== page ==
Obit: Bohnhoff, Fred C. (1874 - 1918)

Contact:  Stan

Surnames: BOHNHOFF BARNES

----Source: CLARK COUNTY REPUBLICAN & PRESS (Neillsville, Wis.) 08/08/1918

Bohnhoff, Fred C. (3 APR 1874 - 31 JUL 1918)

This community was greatly shock to hear of the death of rural carrier, Fred C. Bohnhoff, at the St. Joseph's Hospital at Marshfield, Wis. July 31, 1918. Spinal trouble was the cause of his death. He had been ailing for some time, but carried mail until within a few weeks of his death. He was sick at his home two weeks, and was then taken to the Marshfield Hospital on Friday, July 26, 1918 and expected to be operated on the day of his death, but God claimed him as his own.

Fred C. Bohnhoff was born in German April 3, 1874, and when a small lad came with his parents to this country, where they settled on a farm in Elizabeth, Ill. And where his parents now live. He came to Columbia, Clark County, Wis. about twenty-two years ago. He served in the Spanish American War, and again returned here, and when the rural route was establish at this post office he was appointed rural carrier and has served this route for the past twelve years.

He was an excellent rural carrier and Fred, as he was known by all, will surely be missed by his patrons on the route.

He was married to Viola Barnes Sept. 10, 1908, who with their three children: Amanda aged 9 years, Edna aged 6 years and Wilson aged 4 years, are left to mourn his death. One child, Frederick, preceded the father in death. He also leaves to mourn his death, his parents, five sisters and four brothers.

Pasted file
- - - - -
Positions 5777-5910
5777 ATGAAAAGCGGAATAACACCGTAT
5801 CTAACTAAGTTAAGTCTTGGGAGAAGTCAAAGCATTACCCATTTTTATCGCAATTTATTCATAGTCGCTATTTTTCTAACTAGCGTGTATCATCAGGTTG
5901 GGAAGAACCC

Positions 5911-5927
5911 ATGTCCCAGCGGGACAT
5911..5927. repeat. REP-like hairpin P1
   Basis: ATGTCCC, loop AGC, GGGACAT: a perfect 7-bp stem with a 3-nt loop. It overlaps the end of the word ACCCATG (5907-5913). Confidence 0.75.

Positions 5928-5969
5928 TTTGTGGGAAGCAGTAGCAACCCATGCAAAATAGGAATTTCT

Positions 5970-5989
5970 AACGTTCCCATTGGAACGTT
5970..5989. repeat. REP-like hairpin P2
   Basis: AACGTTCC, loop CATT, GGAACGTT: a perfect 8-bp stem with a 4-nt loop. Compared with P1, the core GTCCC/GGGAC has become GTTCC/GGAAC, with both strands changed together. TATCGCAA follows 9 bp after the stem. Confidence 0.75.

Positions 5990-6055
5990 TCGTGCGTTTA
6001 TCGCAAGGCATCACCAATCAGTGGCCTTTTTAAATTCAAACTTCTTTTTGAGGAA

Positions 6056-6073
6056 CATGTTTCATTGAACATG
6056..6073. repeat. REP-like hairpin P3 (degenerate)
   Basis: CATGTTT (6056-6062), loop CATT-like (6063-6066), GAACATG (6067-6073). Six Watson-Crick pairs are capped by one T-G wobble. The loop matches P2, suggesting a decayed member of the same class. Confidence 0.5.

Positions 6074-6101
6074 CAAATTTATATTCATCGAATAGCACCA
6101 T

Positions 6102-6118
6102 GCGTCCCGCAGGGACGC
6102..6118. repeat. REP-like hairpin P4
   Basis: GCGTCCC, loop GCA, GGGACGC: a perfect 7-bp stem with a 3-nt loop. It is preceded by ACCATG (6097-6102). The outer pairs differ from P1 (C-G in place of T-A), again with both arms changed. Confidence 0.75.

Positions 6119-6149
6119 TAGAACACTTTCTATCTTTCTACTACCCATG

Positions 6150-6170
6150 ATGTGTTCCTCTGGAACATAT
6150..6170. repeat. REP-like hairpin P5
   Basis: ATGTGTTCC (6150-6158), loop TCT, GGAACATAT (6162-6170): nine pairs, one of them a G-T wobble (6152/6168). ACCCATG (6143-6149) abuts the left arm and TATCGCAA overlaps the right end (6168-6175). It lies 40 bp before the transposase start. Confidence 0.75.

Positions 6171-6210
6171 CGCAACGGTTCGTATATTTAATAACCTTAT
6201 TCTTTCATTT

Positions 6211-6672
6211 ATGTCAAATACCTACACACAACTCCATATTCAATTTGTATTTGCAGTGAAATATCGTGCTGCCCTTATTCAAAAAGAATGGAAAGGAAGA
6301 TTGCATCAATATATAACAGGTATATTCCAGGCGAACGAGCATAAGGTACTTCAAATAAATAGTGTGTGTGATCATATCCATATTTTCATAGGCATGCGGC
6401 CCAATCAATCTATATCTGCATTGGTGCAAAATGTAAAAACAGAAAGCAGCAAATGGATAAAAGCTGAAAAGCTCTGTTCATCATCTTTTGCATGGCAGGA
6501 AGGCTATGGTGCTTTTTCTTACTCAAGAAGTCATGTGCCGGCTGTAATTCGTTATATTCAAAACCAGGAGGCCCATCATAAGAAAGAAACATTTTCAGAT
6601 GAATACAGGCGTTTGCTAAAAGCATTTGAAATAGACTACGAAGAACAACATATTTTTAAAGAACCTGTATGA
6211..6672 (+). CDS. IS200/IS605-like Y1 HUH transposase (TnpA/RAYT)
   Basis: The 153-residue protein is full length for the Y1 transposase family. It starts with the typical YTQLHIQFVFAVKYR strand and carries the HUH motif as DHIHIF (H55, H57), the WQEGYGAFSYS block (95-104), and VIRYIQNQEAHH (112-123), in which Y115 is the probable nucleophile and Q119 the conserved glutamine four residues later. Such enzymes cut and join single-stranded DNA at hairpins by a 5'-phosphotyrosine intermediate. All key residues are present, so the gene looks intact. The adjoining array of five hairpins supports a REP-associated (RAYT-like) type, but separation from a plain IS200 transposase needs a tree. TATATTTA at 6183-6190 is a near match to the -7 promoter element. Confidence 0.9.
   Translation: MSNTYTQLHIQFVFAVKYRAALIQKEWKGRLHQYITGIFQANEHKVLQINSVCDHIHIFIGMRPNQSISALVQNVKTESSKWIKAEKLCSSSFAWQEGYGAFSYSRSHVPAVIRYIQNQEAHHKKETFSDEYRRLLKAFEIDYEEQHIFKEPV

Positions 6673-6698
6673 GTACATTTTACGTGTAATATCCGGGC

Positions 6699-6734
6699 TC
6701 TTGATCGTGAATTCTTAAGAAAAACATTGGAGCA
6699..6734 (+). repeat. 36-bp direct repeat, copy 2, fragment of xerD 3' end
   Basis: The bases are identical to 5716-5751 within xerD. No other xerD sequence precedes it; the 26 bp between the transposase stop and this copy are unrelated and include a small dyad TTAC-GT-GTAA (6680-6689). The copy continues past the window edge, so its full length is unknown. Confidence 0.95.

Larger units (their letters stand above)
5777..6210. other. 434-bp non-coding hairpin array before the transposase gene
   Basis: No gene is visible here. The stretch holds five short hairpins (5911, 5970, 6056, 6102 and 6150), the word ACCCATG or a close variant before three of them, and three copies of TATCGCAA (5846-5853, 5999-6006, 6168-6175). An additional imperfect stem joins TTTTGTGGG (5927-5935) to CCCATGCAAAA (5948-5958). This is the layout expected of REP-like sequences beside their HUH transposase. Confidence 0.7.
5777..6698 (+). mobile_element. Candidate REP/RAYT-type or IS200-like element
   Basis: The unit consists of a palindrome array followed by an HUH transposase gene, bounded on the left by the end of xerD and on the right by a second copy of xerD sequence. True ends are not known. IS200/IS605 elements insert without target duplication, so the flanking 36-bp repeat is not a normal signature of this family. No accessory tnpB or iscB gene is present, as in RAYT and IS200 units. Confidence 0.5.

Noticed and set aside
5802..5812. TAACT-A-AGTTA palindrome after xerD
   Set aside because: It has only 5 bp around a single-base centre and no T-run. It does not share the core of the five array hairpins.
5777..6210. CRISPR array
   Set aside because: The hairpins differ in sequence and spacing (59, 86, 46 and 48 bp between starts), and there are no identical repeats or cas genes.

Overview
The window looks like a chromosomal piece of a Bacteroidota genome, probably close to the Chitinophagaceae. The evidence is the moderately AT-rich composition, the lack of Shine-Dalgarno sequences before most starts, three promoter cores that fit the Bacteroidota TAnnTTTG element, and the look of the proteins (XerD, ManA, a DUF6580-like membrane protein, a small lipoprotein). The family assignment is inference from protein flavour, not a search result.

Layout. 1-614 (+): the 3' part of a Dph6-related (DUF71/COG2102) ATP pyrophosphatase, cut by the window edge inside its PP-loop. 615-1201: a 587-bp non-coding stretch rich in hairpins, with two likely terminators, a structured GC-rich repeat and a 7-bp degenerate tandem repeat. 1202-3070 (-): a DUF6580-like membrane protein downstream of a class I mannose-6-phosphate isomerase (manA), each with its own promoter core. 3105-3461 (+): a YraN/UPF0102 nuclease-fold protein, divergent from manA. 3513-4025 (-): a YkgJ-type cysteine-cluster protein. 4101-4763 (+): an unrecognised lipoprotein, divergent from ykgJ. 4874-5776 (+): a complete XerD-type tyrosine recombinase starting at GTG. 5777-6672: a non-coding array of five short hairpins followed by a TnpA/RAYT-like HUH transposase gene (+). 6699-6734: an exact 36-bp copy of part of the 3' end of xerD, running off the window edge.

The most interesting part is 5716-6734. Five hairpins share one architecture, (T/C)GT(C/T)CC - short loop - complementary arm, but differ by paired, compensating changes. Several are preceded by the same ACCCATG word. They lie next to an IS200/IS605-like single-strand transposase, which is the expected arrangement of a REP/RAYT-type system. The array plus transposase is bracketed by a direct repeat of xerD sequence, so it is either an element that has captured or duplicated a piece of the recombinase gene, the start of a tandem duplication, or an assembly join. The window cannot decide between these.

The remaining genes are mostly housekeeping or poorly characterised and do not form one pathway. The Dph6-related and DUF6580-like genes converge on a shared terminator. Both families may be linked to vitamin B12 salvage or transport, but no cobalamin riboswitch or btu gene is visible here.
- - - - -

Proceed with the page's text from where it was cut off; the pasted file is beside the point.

The funeral sermon was conducted by Rev. Brandt of Neillsville Friday afternoon, Aug. 2, 1918. A prayer at the home and services were held at the Columbia Church, where his many friends assembled to pay their final tribute to their departed friend, and he was then taken to the Columbia Cemetery for burial.

Mr. Bohnhoff had a nice little home and was opening up a nice small farm, a half mile north of Columbia, and was very active in the progress and welfare of his little home town. He was in all things a good citizen and had the respect of all who knew him. He was honorable and upright, a just and accommodating neighbor a kind husband and father. He also belonged to the M.W.A. Lodge of this place. His death is mourned by the entire community.

Those who attended the funeral from out of town were his sister, Mrs. Paul Schmidt of New England, N.D., brothers John, Louie and Henry Bohnhoff, of New England, N.D., Chas. Bohnhoff, of southern Wis., brother-in-law, Lewe Grebner, and cousin, Louie Bohnhoff of Elizabeth, Ill.

 

 


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